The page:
The “Stand Your Ground” laws that came to such public prominence after Trayvon Martin’s murder are direct descendants of the English common law that was imported to this country during the first years of white colonization of indigenous land.  Originally, this “castle doctrine” stated that if someone were attacked in their own home, and had their backs to the wall with literally nowhere to run, they had the right to defend themselves using deadly force.
Later on the American frontier, as white settlers stole more and more indigenous land and met with inevitable resistance from native peoples, these laws were invoked frequently.  For these laws to work in favor of white settlers, as opposed to the native people who were “standing their ground” to defend their land, culture, and lives, the nation’s courts had to believe that white lives and property have greater value than the lives of communities of color. In the slave states, where chattel slavery was the law of the land and the force behind the economy up to and during the Civil War, the courts and social systems evolved specifically to reinforce and protect the rights of wealthy whites to own Black bodies as property. Through the years, the particular American forms of racism and classism colluded to convince white people that it was more and more necessary to protect their wealth and property from perceived threats, and the parameters of these laws–both what was considered the bounds of one’s “castle” and the circumstances in which killing in “self-defense” became justified–expanded considerably.  Most notably, the “duty to retreat” clauses were slowly eliminated.
The last decade has seen an exponential expansion of these kinds of warped versions of “castle doctrine laws.”  Since 2005, with the help of the National Rifle Association, the radical right-wing lobby group ALEC (the American Legislative Exchange Council) has pushed through Stand Your Ground laws in more than 20 states, many of which give the same broad latitude to the person feeling “threatened” as Florida’s Stand Your Ground.
ALEC is funded by a group of global corporations, and in their own words: “Corporations have a Voice and a Vote”. It is not coincidental that ALEC is also pushing for other radical laws intended to protect the interests of white wealthy people.  Also on ALEC’s legislative priority list are proposals for sweeping voter suppression laws, reducing or eliminating income taxes, blocking paid sick leave for workers, and undoing minimum and living-wage laws, to name just a few.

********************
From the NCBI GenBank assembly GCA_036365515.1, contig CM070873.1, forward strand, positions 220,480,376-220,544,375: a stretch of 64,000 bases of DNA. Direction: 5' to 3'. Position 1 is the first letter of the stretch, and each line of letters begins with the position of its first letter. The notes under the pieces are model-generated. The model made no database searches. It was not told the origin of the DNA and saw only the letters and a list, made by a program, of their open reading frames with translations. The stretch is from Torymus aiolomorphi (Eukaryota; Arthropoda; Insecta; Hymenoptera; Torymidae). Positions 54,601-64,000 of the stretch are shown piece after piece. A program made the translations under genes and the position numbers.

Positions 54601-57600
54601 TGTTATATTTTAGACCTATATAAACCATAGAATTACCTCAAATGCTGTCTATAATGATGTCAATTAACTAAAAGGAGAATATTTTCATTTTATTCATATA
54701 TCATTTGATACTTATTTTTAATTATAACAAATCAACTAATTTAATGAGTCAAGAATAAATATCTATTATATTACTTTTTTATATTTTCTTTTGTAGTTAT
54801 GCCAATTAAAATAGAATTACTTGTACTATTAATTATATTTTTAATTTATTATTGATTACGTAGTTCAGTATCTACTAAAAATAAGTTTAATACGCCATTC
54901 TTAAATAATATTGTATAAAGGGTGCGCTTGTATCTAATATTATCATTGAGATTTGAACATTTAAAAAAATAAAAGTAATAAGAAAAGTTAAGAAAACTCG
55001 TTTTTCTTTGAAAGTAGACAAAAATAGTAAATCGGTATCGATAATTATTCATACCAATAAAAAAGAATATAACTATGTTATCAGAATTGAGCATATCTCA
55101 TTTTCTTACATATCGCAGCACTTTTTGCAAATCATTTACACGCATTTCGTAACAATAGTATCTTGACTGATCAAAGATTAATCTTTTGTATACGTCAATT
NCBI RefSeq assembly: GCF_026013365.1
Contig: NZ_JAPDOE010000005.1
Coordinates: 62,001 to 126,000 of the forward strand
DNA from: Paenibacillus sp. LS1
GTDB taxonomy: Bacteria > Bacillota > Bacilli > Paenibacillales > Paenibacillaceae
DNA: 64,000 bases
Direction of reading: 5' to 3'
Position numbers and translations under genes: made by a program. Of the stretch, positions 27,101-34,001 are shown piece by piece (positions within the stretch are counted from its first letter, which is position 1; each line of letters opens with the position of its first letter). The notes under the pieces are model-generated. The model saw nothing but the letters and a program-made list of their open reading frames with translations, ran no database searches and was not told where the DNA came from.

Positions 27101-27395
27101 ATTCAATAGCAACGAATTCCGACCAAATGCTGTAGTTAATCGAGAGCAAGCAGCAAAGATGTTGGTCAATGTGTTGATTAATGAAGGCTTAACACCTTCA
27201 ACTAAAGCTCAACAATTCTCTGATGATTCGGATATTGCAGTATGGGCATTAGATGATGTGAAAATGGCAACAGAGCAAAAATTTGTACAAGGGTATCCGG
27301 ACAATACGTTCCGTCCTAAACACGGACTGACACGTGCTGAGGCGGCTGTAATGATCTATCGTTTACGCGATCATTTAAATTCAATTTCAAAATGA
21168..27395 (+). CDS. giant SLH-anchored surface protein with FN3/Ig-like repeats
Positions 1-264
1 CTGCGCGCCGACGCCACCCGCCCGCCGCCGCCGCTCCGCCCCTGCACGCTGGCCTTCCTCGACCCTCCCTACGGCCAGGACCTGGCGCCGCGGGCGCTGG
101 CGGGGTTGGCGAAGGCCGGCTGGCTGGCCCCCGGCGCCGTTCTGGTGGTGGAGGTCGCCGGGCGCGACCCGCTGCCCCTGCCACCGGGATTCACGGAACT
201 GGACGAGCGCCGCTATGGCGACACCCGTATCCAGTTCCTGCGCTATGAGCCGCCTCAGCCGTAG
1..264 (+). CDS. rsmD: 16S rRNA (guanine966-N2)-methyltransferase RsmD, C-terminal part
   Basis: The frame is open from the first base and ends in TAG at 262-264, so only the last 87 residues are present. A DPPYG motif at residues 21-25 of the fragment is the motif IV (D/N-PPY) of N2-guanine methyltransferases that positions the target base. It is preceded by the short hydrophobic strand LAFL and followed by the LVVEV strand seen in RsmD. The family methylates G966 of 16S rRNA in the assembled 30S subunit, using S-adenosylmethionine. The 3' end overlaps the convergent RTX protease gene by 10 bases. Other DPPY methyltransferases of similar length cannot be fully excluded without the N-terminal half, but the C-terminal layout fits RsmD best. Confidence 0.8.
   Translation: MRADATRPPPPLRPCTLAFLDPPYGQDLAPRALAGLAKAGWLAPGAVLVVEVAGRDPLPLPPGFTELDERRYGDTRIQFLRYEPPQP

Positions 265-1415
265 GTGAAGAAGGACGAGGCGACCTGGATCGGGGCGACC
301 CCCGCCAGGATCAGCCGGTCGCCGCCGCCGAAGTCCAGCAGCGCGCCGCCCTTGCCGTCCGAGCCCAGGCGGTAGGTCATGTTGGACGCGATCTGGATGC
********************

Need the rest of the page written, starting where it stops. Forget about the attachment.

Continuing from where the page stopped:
To get passed and effectively divide people of all colors and classes against one another in order to protect the power and assets of wealthy whites, laws like these depend upon deeply embedded structural racism, fears of scarcity, and beliefs about the “laziness” and “criminality” of poor people and people of color.  And so, by the time Trayvon Martin was walking home that February night, those systems were already working against him.  Systems that create gated communities where only certain kinds of people “belong.”  Systems that tell all people–not just whites–that Black men are a threat to safety and property.  Systems that create so much fear of the “other” that vigilantism is not just excusable, but encouraged.  Systems that work so pervasively on the minds of citizens that even when laws like Stand Your Ground are not explicitly invoked at trial, the assumptions that underlie them are undeniably at play.
This history makes it clear that Trayvon Martin’s death was not an isolated tragedy, and George Zimmerman’s acquittal was more than a few jurors in Florida reaching conclusions based on their personal fears or racism.  Although Zimmerman was not himself a wealthy white person, his actions and beliefs had been shaped by these systems that collude to engage people of all races and classes in protecting the interests of the white owning class, too frequently at the expense of Black and Brown bodies.  From Trayvon’s murder to the jury’s verdict, the whole situation is the byproduct of hundreds of years of American history rooted in the toxic soil of economic inequality, capitalism, racism, and structural violence.
But sometimes, that history feels too abstract in the gaping hole left by the death of a very real 17-year-old boy.  So it’s not surprising that so many hearts broke on July 13 when George Zimmerman was set free.  Such a long and painful history makes our spirits cry out for a better way.  “Justice for Trayvon,” thousands of protest signs declared around the world.